Photo via MIMS Malaysia
A new international study has concluded that COVID-19 patients are more likely to die after an operation if their surgery occurred within six weeks following their diagnosis.
“Surgery should be delayed for seven weeks after a patient tests positive for COVID-19, as operations taking place up to six weeks after diagnosis are associated with increased risk of deaths, according to a new global study,” the College of Surgeons, Academy of Medicine of Malaysia, said in a statement today (March 10th).
The study is by the COVIDSurg Collaborative: a global collaboration of over 15,000 surgeons from 116 countries, including Malaysia, working together to collect a range of data on the COVID-19 pandemic.
“Researchers discovered that patients are more than two-and-a-half times more likely to die after their operations, if the procedure takes place in the six weeks following a positive diagnosis,” the statement continued.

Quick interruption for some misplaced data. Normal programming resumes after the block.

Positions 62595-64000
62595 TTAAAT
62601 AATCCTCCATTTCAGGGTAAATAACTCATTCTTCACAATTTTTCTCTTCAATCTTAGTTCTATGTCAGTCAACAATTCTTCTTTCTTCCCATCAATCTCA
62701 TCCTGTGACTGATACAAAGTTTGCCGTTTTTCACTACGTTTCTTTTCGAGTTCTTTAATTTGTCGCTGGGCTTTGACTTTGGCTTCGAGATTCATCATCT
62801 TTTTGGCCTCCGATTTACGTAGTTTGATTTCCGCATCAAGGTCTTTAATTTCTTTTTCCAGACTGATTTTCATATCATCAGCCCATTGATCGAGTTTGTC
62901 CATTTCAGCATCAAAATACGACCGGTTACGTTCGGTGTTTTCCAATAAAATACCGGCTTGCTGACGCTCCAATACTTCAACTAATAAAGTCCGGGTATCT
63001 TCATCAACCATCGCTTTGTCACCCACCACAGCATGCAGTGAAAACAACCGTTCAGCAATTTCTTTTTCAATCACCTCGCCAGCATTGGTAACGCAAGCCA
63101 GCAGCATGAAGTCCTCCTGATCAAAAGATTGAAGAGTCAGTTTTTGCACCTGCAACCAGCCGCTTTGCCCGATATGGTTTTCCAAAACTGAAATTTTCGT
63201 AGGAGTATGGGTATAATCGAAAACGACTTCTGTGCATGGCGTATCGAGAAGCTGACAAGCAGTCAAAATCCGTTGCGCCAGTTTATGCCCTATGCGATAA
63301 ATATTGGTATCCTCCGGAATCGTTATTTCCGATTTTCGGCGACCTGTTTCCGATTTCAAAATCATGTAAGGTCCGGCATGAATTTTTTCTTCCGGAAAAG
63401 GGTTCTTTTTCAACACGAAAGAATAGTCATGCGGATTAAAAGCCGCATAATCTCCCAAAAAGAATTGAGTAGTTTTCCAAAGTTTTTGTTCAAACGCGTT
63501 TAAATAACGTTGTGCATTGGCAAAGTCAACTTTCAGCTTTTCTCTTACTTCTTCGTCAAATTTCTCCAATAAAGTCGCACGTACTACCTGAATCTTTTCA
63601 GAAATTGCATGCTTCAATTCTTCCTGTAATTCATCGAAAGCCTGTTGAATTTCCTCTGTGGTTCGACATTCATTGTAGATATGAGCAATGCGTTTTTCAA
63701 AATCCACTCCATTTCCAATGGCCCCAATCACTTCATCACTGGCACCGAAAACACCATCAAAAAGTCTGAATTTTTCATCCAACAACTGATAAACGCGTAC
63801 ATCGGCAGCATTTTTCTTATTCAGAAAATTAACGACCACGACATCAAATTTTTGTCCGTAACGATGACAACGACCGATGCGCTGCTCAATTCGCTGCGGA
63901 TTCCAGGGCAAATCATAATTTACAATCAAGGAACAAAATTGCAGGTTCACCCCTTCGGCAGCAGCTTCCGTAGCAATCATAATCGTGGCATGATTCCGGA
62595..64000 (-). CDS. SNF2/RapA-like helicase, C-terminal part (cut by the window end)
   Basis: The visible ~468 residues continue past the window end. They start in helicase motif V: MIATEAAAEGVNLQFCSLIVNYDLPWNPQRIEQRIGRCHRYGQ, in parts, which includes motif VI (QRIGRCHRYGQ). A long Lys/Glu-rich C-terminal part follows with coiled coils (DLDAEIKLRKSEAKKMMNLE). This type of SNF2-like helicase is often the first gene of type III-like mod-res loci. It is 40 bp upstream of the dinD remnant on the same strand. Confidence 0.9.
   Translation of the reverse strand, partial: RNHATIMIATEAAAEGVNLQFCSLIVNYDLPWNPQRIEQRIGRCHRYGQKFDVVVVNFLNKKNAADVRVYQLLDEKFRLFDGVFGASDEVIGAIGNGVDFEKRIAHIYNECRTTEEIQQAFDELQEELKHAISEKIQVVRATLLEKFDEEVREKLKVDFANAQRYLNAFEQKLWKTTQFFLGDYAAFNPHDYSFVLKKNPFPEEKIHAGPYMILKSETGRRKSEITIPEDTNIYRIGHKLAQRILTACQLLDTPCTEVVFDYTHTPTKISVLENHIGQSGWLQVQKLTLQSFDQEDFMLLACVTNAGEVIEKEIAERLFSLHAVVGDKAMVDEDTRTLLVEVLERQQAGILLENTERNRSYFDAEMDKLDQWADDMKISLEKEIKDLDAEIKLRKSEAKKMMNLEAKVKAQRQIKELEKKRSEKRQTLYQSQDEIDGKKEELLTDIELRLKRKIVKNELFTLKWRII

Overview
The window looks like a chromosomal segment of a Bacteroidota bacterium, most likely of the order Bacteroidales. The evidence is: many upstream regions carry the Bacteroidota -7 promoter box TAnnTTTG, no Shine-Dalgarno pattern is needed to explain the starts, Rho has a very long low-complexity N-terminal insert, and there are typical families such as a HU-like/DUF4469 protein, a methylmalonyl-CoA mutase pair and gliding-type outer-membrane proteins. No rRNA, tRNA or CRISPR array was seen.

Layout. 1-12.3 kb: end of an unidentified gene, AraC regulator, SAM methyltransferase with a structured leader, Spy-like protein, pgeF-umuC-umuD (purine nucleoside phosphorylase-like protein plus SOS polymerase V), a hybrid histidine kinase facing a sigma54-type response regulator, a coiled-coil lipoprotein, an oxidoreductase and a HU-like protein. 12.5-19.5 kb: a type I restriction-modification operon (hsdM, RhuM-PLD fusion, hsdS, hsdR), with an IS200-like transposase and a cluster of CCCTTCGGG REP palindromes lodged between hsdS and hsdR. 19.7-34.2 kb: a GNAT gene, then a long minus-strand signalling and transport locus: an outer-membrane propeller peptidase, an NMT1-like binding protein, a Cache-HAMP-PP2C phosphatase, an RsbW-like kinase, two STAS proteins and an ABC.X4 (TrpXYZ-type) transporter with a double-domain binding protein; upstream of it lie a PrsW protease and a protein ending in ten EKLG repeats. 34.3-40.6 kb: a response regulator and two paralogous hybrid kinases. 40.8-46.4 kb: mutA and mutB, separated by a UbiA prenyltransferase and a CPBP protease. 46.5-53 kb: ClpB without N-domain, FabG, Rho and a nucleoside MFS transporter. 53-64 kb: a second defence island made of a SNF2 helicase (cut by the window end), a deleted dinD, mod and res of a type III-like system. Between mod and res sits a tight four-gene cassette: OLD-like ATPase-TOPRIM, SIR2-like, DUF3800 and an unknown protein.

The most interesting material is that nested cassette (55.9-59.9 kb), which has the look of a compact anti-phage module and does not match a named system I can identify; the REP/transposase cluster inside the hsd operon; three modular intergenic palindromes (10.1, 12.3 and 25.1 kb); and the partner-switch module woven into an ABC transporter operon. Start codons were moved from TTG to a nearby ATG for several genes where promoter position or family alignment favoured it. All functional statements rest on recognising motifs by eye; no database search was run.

However, it’s important to note that the findings that were published in the medical journal Anaesthesia
offered little by way of optimal duration of the surgery delay for patients with ongoing symptoms of COVID-19.
The study mentioned that hospitals that participated in the study included all patients undergoing surgical procedures in October 2020 and excluded those who were infected with the virus post-surgery.
These findings were consistent across age groups, patient fitness levels, urgency (elective versus emergency) of surgery, and grade (minor versus major) of surgery.
Following a delay of seven weeks or more, patients with ongoing COVID-19 symptoms (6.0%) had higher mortality than patients whose symptoms had resolved (2.4%) or who had been asymptomatic (1.3%).
National study lead for Malaysia, Dr April Camilla Roslani said that in light of the findings, it is important to provide clarity on the timing of surgery and impact of mass vaccination.
“It is, however, important to contextualise the application of these findings. Life-saving surgery should not be delayed, and the impact of mass vaccination will need to be evaluated in due course,” she said.
Take note, guys!
by Kyle Roshen Jacob